New Pro Bono Case on Whether First Amendment Libel Rules Are Limited to Institutional Media Defendants

I’m pleased to report that our local counsel, Benjamin Souede of Angeli Law Group LLC, and I will be representing the defendant blogger in Obsidian Finance Group, LLC v. Cox (D. Or.); we will be filing a motion for new trial, and an appeal to the Ninth Circuit if the motion is denied.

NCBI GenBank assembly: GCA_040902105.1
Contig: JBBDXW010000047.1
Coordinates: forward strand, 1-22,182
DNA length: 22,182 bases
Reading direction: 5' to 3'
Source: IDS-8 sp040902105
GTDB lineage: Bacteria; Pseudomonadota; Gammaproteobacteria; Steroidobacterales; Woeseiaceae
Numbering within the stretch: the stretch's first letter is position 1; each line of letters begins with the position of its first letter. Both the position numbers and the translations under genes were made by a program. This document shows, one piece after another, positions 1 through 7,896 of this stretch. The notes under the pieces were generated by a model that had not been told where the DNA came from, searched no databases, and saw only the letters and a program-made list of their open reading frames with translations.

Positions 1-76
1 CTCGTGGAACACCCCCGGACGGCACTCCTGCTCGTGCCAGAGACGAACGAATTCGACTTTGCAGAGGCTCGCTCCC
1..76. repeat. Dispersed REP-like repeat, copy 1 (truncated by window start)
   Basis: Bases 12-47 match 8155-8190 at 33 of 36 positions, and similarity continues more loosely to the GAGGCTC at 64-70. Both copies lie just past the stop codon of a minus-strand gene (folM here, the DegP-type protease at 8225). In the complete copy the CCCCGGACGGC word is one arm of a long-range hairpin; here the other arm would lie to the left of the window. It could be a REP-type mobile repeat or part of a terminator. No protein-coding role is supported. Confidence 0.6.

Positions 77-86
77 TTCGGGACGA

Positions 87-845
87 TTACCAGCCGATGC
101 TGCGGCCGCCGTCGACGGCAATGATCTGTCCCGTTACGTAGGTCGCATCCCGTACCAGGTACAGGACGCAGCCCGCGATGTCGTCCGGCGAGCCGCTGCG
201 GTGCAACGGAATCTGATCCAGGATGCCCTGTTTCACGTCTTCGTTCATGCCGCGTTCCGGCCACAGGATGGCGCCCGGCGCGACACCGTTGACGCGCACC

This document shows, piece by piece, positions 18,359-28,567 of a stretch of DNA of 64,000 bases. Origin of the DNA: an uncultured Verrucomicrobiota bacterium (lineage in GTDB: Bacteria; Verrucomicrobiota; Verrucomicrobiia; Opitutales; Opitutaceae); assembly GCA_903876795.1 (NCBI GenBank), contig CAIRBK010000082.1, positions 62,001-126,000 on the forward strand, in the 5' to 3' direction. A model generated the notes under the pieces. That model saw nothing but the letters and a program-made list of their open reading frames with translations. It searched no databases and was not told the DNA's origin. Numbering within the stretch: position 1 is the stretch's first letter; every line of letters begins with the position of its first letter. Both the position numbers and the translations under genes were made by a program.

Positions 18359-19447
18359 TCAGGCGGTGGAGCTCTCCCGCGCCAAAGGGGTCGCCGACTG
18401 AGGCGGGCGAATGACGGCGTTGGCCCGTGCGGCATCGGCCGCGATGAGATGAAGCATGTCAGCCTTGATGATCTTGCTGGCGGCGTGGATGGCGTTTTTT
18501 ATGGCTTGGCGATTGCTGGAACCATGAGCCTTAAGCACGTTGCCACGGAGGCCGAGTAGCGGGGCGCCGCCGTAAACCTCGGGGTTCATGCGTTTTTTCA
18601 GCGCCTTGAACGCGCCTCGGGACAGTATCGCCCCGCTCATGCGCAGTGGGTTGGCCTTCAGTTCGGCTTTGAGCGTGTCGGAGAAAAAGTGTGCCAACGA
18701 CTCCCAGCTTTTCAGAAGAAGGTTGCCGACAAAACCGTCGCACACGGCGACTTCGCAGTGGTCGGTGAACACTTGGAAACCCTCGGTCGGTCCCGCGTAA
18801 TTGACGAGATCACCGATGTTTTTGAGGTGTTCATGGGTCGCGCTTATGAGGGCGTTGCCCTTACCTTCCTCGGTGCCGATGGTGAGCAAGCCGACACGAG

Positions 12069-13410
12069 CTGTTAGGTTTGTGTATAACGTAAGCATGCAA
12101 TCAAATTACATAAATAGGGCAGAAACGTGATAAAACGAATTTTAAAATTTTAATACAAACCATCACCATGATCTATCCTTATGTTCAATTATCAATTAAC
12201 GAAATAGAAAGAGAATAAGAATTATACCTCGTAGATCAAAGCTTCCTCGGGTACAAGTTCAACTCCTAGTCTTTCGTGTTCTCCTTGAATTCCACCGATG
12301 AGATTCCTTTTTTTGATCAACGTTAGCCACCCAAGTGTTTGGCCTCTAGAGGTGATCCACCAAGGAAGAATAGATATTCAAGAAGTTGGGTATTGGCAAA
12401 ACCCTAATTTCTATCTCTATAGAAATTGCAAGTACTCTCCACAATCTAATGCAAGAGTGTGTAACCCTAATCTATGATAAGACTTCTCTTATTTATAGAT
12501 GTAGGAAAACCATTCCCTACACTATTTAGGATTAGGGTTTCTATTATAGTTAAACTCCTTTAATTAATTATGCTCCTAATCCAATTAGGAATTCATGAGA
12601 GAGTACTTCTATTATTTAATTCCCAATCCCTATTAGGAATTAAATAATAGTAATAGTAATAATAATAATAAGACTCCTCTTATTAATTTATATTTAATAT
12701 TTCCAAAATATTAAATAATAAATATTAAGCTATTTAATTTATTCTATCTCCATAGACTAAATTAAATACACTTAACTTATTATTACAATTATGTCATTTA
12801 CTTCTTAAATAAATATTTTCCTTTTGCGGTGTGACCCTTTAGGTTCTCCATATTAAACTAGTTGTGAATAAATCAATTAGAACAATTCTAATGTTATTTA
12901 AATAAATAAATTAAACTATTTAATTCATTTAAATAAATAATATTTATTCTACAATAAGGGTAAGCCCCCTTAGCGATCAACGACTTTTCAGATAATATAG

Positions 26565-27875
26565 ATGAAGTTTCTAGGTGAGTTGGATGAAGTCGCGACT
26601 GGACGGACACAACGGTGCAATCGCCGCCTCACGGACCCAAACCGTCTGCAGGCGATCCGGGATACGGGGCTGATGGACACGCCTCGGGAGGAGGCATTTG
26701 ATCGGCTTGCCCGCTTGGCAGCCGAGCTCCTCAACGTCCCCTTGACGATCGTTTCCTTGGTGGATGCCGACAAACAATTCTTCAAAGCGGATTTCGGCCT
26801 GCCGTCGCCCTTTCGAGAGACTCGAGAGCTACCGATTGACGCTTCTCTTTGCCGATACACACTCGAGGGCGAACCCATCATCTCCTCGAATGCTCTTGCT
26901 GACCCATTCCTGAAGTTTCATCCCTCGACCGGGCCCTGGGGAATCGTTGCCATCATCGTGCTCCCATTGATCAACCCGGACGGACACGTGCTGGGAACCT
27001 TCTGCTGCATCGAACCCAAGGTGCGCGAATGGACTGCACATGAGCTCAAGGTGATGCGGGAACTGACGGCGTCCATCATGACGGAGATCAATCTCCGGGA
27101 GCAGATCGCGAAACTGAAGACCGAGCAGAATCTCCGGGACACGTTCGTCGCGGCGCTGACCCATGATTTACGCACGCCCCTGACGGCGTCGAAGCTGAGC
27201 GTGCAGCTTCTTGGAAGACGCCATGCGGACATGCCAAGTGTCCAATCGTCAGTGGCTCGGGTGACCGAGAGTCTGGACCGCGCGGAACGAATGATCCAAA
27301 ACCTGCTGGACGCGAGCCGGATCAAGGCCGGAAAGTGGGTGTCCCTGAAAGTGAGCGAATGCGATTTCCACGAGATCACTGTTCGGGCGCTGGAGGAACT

Gertz v. Robert Welch, Inc. (1974) held that even private-figure libel plaintiffs (1) may not recover proven compensatory damages unless the defendant was at least negligent in its investigation, and (2) may not recover presumed or punitive damages unless the defendant knew the statement was false or recklessly disregarded a known and substantial risk that the statements were false. The District Court in Obsidian Finance held that the defendant was not entitled to the protection of Gertz, because she was not a member of the “media.” But as I’ve argued in my forthcoming University of Pennsylvania Law Review article, Freedom for the Press as an Industry, or for the Press as a Technology? From the Framing to Today, the First Amendment has historically been understood as protecting people who use mass communications technology equally, whether or not they are members of the institutional media. I much look forward to litigating this case, and, I hope, getting the District Court decision reversed.